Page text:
CFA CFA Level 2 Net Profit Margin under Equity Method and acquisition method

Net Profit Margin under Equity Method and acquisition method

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    • Avatar of wannabe1988wannabe1988
        • CFA Level 1

        Hi esteemed forumers. I have a quick question. Why is it net profit margin for equity and acquisition method is different? In my note, it was said net profit margin is higher (relatively) under equity method compared to acquisition method. Since both methods do not actually take sales (or revenue) of investee into account, why is it sales is relatively lower for equity method than acquisition then? I understand that NI is the same under the two methods.

        Thank you in advance!

      • Up

        Sales/Revenue booked under equity method is proportionate to the equity it holds in the company. So say Company X holds 60% of Company Y (with revenue $100,000), revenue reported for Company X would be $60,000 (60% * $100,000). Sales/Revenue booked under acquisition method accounts for the entire acquired company ($100,000 in this case), so would be higher under acquisition.

        The reason why net income is always the same under both methods is that:

        • the equity method only books the portion of revenue and costs according to the stake it holds in the company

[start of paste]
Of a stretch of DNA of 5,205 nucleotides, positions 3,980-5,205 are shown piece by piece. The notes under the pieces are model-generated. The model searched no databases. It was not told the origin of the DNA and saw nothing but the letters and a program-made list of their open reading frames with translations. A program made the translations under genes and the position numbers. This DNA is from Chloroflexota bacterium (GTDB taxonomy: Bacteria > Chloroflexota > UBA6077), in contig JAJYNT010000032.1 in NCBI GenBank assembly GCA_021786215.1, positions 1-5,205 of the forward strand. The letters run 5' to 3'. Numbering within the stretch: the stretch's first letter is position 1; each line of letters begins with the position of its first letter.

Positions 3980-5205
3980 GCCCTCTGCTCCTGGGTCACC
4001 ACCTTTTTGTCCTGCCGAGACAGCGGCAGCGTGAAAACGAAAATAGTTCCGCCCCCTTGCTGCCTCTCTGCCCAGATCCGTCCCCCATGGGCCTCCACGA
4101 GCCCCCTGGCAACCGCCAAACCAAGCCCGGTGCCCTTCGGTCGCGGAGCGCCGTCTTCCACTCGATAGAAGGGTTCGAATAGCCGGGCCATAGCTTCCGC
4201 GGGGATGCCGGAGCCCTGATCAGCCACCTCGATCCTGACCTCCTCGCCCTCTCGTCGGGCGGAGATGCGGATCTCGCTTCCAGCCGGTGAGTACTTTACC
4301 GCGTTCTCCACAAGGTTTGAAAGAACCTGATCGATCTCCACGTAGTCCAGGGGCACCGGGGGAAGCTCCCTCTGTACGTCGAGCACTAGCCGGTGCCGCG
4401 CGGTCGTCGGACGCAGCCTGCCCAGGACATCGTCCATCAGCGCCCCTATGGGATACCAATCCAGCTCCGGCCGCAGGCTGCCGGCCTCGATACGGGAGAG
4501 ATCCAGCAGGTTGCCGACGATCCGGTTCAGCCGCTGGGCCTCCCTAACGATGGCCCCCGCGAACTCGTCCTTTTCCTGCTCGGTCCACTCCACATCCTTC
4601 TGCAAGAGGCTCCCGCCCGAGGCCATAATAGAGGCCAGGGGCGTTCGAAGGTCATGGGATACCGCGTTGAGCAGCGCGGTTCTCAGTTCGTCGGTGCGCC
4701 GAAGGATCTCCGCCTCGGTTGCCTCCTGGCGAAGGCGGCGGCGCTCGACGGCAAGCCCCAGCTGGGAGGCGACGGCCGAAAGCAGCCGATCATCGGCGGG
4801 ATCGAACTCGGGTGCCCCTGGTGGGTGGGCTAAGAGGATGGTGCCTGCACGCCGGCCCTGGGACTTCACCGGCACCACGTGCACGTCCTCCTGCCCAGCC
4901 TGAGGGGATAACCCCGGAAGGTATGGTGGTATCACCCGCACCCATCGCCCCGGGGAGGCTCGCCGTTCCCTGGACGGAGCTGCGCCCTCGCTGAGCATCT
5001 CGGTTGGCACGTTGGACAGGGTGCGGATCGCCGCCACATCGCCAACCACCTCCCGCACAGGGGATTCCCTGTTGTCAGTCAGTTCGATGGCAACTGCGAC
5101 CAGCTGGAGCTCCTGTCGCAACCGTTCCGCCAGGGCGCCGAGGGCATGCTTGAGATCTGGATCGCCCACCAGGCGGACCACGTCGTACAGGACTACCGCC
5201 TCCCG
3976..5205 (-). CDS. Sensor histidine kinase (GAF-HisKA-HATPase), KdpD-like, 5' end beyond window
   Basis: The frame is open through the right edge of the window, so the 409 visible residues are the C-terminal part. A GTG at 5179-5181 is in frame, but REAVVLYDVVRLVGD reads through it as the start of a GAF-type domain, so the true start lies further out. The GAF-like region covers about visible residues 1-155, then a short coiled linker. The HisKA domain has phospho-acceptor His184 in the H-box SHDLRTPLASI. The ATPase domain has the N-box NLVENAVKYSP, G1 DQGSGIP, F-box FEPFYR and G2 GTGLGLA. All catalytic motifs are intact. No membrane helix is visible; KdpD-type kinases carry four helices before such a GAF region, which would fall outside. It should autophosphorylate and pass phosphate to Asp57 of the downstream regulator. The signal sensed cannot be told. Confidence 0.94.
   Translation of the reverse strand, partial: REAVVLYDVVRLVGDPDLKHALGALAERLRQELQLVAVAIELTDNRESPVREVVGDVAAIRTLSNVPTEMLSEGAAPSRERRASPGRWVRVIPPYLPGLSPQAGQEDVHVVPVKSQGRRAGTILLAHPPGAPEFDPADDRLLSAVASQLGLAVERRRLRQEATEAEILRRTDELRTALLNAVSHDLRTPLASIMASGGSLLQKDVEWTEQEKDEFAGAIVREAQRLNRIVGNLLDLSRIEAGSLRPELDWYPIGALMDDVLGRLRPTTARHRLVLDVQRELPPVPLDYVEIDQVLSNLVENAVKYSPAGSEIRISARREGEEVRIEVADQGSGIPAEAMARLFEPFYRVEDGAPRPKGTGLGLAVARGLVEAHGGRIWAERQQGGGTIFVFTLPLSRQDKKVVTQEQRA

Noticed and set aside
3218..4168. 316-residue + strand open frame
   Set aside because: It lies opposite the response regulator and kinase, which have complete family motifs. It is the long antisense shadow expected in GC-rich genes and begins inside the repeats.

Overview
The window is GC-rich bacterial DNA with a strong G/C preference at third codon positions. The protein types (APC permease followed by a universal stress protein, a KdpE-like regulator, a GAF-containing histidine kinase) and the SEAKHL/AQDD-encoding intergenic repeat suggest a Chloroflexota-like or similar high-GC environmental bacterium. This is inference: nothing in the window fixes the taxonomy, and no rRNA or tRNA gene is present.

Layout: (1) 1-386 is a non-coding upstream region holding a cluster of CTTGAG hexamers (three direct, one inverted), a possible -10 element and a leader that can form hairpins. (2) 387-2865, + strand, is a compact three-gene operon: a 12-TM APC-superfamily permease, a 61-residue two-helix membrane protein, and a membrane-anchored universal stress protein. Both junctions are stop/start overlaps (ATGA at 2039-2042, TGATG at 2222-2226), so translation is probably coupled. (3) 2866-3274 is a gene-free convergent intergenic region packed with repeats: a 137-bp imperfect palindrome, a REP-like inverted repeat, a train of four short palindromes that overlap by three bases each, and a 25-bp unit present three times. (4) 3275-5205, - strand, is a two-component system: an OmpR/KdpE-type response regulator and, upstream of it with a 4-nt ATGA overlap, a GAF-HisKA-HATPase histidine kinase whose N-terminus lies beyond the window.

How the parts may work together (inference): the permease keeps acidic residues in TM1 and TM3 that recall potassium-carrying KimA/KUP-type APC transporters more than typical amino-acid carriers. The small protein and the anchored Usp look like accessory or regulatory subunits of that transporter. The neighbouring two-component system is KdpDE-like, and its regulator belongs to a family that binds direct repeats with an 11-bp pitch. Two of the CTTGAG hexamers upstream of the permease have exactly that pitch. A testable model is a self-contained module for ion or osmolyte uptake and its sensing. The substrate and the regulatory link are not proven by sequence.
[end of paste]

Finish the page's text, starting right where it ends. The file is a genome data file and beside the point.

• the acquisition method books everything, but then takes out the portion owed to minority/non-controlling interest

        So both methods end up with the same net income.

        This is the way I think about it: The acquisition method assumes ‘you are in control of the whole company’. The holding company is responsible for all decisions, and therefore revenue attribution (or lack of) is entirely to the controlling company. Equity method assumes ‘you’re there for the ride’ so revenue etc is proportionately attributed. Revenue, net profit margins etc are all business metrics and are dependent on your assumptions. Net income, however, is a factual number (i.e. how much money you’re getting from this acquisition/investment) and should always be the same no matter what method of accounting you’re using. Just like no matter how you do your taxes, the amount of money you get to spend from your paycheck is still the same.

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